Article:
Bitcoin (BTC) stayed lower at the Nov. 7 Wall Street open as the day before the United States midterm elections opened to flat equities performance.
Crypto wobbles on FTX woes
Data from Cointelegraph Markets Pro and TradingView showed BTC/USD nearing $20,600 at the time of writing — a three-day low.
Volatility was expected around the midterms and the Consumer Price Index (CPI) print for October later in the week.
An additional hurdle in the form of controversy over trading platform FTX added to the market’s cold feet, with commentators wary of unnecessary damage to growth.
“This whole thing is incredibly bad for the industry, and especially for retail,” popular trader and analyst Pentoshi summarized.
“Retail is the one who pays for it when war is waged. But it can also end up with unintended consequences. Unfortunate to see.”
Bitcoin had headed south overnight amid comments from Changpeng Zhao, CEO of the largest global exchange Binance, in which he confirmed that the exchange would be ridding itself of FTX’s in-house cryptocurrency, FTX Token (FTT).
William Clemente, co-founder of crypto research firm Reflexivity, offered a silver lining in the form of increased value for decentralized exchanges (DEXs) going forward.
“Similar to how the mismanagement of risk from centralized crypto lenders earlier this year laid out the bullish case for DeFi, this centralized exchange drama is also laying out the bullish case for DEXs,” he tweeted, referring to the Terra debacle and associated repercussions.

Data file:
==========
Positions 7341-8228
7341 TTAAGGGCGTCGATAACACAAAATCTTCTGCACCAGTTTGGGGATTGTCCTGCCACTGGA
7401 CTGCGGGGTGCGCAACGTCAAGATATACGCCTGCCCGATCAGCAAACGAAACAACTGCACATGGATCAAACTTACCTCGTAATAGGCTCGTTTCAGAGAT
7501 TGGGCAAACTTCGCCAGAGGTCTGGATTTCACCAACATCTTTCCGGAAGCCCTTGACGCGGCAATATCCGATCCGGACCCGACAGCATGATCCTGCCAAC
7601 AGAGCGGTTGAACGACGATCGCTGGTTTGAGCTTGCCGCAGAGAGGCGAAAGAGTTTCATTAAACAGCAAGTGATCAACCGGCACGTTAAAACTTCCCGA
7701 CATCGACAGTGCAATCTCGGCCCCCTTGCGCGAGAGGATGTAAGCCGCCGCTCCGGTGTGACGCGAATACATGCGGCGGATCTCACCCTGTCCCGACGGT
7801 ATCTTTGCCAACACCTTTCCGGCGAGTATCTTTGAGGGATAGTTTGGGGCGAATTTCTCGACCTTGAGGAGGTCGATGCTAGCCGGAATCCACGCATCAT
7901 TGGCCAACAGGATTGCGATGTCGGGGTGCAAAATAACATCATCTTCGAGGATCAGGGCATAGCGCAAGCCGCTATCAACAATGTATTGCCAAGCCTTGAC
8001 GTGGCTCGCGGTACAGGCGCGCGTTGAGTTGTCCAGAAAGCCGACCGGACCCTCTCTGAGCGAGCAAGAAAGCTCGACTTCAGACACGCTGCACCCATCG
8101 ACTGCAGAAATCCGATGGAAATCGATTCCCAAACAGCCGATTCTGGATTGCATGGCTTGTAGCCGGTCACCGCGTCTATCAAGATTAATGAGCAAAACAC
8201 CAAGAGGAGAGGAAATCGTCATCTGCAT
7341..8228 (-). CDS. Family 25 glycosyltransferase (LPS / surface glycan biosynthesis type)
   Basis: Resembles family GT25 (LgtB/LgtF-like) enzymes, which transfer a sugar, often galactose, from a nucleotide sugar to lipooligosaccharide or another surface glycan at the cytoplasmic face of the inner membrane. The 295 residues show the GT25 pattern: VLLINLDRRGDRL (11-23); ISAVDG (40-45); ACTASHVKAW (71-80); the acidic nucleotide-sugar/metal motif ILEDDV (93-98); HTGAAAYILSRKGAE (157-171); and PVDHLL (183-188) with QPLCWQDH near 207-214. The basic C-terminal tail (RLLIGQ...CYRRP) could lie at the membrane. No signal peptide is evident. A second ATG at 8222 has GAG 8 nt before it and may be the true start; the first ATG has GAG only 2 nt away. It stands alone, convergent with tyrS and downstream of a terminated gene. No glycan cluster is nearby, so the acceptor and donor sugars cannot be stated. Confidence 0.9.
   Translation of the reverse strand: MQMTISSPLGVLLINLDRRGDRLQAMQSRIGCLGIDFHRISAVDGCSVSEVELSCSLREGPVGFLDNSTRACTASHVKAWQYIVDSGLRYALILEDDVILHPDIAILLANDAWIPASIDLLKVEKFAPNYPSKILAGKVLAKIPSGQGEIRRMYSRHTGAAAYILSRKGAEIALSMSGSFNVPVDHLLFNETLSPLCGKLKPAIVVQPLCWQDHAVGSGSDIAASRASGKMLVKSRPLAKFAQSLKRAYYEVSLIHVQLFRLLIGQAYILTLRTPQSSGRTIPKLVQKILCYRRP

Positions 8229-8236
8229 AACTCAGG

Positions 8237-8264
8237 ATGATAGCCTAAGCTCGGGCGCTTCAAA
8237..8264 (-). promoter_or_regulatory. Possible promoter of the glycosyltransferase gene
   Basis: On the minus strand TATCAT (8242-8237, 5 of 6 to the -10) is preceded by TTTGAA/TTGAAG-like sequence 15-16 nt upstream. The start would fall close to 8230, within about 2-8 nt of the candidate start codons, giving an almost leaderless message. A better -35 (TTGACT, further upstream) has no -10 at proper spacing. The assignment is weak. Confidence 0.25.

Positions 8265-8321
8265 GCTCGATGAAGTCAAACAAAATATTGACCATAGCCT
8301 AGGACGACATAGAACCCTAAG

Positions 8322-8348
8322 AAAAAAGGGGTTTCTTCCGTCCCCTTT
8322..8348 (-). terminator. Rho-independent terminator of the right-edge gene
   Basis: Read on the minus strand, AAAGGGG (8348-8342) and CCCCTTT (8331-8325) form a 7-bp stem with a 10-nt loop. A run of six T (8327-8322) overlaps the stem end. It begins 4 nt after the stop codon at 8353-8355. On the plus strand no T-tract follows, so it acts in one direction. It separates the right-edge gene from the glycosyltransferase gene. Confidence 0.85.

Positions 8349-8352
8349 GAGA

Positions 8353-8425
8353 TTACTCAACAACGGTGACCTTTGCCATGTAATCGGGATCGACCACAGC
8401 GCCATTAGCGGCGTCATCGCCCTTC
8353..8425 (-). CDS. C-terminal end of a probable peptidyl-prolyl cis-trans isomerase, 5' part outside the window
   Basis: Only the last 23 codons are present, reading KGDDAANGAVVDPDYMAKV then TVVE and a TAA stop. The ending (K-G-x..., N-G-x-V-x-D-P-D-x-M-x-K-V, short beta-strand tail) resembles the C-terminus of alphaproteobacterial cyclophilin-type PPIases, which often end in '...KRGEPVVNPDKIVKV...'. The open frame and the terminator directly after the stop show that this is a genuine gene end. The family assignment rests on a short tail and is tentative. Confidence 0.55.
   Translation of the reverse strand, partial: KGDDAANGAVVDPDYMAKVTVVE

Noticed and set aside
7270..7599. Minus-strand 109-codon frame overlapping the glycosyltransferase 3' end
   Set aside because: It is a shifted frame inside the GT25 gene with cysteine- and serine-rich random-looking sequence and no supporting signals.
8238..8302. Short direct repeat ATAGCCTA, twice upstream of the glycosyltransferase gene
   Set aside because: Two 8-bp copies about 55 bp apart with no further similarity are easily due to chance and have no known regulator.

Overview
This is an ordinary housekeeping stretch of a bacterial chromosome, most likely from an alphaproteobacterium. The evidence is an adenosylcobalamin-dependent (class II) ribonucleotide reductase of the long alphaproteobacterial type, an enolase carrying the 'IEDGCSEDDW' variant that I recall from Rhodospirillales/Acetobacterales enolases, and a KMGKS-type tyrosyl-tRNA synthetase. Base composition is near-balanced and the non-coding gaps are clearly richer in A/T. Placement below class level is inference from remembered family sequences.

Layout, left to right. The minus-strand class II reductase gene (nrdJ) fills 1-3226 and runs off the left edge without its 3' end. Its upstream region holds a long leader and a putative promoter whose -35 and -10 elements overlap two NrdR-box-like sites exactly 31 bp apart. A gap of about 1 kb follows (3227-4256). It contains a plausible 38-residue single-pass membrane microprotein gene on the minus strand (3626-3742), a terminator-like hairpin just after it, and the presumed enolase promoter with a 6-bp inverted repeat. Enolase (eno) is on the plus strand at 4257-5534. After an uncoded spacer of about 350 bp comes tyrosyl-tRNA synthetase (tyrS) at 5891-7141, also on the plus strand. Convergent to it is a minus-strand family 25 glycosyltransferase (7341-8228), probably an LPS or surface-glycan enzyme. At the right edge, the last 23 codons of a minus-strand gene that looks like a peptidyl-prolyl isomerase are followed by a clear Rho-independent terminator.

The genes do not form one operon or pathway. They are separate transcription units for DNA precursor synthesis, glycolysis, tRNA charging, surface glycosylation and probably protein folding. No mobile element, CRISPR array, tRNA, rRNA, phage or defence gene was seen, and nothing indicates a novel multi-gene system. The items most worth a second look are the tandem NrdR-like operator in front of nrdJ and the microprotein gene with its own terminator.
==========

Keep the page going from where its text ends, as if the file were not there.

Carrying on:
A look at the top 10 cryptocurrencies by market capitalizati showed mixed performance on the day, with 24-hour losses heaviest for Solana (SOL), down 12.4%.
Back on Bitcoin, trader Il Capo of Crypto stayed close to an existing theory of $21,500 marking a local top to come, which would be followed by more severe downside.
“21500 and nuke. Do it,” he wrote on the day.
That theory included a target macro low of $14,000, in stark contrast to other forecasts, which called for $30,000 within weeks.
Analyst: DXY “key to everything”
Both the S&P 500 and Nasdaq Composite Index were meanwhile unmoved ahead of the midterms.
Related: Funding rates hit 6-month high before CPI — 5 things to know in Bitcoin this week
The U.S. dollar index (DXY), busy attempting a reprieve from last week’s losses, circled 110.5 at the time of writing, unable to find bullish momentum.
Precising research into macro markets, Raoul Pal, founder and CEO of Global Macro Investor, called dollar weakness “the key to everything right now.”
“We’re not totally convinced that we can’t make a final push higher towards 117 but we’re closing in on a top,” the research piece added.
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